Alice’s recipe uses the same quantity of ricotta as spinach, so 500g of spinach is mixed with an impressive 500g of ricotta. There is no sautéed onion, just a whole egg, a tablespoon of flour, 100g of grated parmesan and a generous grating of nutmeg to be mixed with the speckled green cream. You let the mixture chill for a couple for hours and then as lunchtime approaches you enlist the help of a fellow gnocchi maker (and a glass of campari on ice) as it’s best if you work swiftly and cook the gnocchi as soon as you possibly can.
The mixture is extremely soft, sticky and seemingly uncontrollable! Have no fear and resist adding more flour. Well floured hands, patience and practice and you will find a way to mould and shape the mixture into imprecise lozenges roughly the size of a brazil nut. There are two ways to work. Either using two teaspoons to form the mixture into lozenges and then rolling them immediately in flour. Alternatively you can dust your work-suface with flour, scoop out a generous handful of pale green mixture and with very well- floured hands roll it into a log, flatten it slightly and then cut the log into slices before tweaking the shape of each slice into the requisite form. Sit the gnocchi on a tray dusted with flour.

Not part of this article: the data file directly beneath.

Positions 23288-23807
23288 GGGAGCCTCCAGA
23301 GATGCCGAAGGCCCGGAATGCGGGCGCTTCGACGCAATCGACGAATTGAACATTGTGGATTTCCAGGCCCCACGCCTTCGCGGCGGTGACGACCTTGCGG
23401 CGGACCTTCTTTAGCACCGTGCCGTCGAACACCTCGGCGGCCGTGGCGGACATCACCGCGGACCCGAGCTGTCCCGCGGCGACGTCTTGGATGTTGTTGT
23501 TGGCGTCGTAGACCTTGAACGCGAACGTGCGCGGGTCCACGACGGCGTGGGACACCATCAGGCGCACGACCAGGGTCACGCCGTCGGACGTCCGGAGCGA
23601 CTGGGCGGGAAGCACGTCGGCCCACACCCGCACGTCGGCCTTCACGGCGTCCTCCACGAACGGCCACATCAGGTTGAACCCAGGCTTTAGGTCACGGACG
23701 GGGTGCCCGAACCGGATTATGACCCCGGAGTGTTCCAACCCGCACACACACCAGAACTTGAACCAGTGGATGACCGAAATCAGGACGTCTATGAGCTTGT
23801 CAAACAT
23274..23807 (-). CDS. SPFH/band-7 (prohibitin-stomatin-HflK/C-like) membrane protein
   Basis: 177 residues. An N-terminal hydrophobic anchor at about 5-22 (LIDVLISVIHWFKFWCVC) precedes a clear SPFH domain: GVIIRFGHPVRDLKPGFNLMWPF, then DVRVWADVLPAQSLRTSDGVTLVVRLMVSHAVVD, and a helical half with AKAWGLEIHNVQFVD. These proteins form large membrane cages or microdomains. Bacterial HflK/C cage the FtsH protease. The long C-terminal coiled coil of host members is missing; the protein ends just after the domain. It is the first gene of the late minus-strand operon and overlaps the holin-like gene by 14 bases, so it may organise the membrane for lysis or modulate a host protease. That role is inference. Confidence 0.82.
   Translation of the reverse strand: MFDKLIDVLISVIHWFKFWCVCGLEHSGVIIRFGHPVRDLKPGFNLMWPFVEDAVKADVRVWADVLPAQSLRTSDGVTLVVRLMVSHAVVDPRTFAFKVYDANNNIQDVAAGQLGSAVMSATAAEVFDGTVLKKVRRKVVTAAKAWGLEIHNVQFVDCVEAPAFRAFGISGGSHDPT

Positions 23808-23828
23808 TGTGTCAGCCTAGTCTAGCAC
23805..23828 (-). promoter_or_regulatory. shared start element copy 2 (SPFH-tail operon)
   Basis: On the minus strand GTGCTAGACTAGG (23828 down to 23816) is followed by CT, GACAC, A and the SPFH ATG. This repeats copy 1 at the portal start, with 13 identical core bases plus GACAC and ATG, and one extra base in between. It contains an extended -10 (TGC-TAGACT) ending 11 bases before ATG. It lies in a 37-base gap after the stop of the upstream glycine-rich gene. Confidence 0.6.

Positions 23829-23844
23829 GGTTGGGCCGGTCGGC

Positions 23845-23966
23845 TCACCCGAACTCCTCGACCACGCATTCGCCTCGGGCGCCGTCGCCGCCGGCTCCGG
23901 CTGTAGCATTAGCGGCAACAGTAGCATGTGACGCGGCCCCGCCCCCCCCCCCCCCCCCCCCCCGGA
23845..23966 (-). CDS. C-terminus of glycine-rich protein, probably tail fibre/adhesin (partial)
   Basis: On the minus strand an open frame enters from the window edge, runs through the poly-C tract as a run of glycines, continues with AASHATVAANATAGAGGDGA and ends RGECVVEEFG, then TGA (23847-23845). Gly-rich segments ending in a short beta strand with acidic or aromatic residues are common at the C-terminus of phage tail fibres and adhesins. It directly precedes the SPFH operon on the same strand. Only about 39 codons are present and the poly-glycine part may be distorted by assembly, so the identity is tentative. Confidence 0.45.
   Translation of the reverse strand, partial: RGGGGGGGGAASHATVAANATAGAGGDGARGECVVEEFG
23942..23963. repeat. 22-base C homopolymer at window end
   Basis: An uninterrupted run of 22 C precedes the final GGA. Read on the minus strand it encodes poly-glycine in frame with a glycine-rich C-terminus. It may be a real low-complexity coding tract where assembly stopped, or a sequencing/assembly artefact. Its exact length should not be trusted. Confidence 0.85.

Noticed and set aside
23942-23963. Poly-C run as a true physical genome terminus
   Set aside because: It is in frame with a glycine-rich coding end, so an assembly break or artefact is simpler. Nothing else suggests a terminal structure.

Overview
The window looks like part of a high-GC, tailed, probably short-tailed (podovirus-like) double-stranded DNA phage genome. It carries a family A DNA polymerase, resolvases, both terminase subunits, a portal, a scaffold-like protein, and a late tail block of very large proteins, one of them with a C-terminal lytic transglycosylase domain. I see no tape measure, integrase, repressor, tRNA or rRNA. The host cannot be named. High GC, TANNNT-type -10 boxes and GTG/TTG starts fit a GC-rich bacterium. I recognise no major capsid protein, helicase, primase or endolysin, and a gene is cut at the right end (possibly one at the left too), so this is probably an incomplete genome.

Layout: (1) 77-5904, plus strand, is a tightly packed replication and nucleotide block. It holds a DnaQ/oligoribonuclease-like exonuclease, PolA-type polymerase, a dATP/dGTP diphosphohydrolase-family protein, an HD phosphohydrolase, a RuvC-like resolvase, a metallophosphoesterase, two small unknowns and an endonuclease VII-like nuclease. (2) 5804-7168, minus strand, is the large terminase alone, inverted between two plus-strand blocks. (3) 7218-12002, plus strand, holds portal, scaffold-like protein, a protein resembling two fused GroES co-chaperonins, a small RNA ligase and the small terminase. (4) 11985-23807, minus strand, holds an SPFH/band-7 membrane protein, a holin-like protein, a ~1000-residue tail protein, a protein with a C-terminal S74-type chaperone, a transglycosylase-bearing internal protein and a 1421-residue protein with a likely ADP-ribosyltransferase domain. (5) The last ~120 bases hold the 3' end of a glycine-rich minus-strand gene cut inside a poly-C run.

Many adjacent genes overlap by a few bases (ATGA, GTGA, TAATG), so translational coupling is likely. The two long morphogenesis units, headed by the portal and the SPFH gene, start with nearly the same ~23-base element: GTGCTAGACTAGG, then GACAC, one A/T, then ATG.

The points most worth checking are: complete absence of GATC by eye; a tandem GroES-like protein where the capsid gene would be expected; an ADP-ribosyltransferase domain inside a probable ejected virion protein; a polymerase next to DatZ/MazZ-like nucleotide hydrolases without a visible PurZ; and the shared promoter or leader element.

To cook the gnocchi you bring a large pan of well salted water to a very gentle boil. Carefully drop 12 gnocchi at a time into the water. After a few minutes they will be puffy, proud as punch, soft and have bobbed to the surface. Using a slotted spoon lift them out onto a warm serving plate and pour over some of the sage butter and keep warm in a cool oven. Drop in more gnocchi and repeat the process. When all the gnocchi are cooked, pour over the rest of the sage butter, turn them gently to coat with butter and serve at once with more freshly grated parmesan